I guess it helps to frame this argument by confessing that both Fritz and I are first-born overachievers. We take a lot of pride in, not just completing a task but, completing it really well and maybe taking it one step further. I love the feeling of surprising someone else by my extra actions. It really motivates me. I tend to feel lost and frustrated in situations where there's no standard to exceed. (Like Stay At Home Parenthood.)
But clearly, not everybody feels that way. Thanks to years as a Stay at Home Parent, I'm pretty aware that some of my own kiddos don't motivate in this way. It's good that I got the kids I did, because they've really made me a kindler, gentler, more accepting person. I'm more willing to cut people slack and reconsider situations. I'm now a well-developed empathy machine: and that doesn't come naturally to an overachiever - so thank you, stay at home parenthood for teaching me this.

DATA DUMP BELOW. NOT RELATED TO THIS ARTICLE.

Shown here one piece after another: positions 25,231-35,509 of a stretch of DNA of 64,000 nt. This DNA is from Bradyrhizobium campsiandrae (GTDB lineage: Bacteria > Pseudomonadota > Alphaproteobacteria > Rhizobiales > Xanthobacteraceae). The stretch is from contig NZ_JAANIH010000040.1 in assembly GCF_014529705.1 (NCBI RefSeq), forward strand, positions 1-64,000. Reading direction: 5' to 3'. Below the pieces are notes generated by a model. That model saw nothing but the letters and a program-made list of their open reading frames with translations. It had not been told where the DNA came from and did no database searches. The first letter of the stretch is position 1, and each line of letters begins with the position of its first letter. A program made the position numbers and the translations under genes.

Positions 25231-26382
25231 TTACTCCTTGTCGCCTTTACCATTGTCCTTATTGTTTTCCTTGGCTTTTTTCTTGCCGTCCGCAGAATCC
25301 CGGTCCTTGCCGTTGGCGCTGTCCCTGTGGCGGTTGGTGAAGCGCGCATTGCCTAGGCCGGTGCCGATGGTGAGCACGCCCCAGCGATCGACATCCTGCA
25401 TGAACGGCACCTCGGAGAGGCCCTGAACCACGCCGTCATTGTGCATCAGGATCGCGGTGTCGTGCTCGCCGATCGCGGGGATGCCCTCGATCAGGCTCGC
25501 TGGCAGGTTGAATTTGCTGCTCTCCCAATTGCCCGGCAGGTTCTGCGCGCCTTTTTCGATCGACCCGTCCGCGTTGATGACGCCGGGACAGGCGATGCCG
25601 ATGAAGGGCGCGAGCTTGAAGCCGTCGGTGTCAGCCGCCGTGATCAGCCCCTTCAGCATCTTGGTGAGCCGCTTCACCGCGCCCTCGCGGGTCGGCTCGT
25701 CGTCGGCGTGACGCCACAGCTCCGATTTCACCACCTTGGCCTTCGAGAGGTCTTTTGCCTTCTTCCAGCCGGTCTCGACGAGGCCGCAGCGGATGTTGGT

|(Noah programmed this robot to bring cold drinks from the kitchen to the table.|
It also has an electric fan on the back to keep the drink cool during transport.
And it's wearing a bowtie, like all the best waiters, of course.)
Fritz says that he's so sick of debating the merits (or lack of merits) of mediocracy, both with me and with his colleague, that he's ready to cut loose all the mediocre in his life and be done with it. Just the conversations about mediocracy are taking too much time. That's why I'm posting here. Because Fritz doesn't want to talk about it anymore. And I continuously wonder if Fritz and I are too skewed in our innate perspectives.
I think I'd be fussing less if I had a job and was working. Unfortunately, I don't seem to be able to control that, as much as I try – and I am trying! So when do you cut your losses?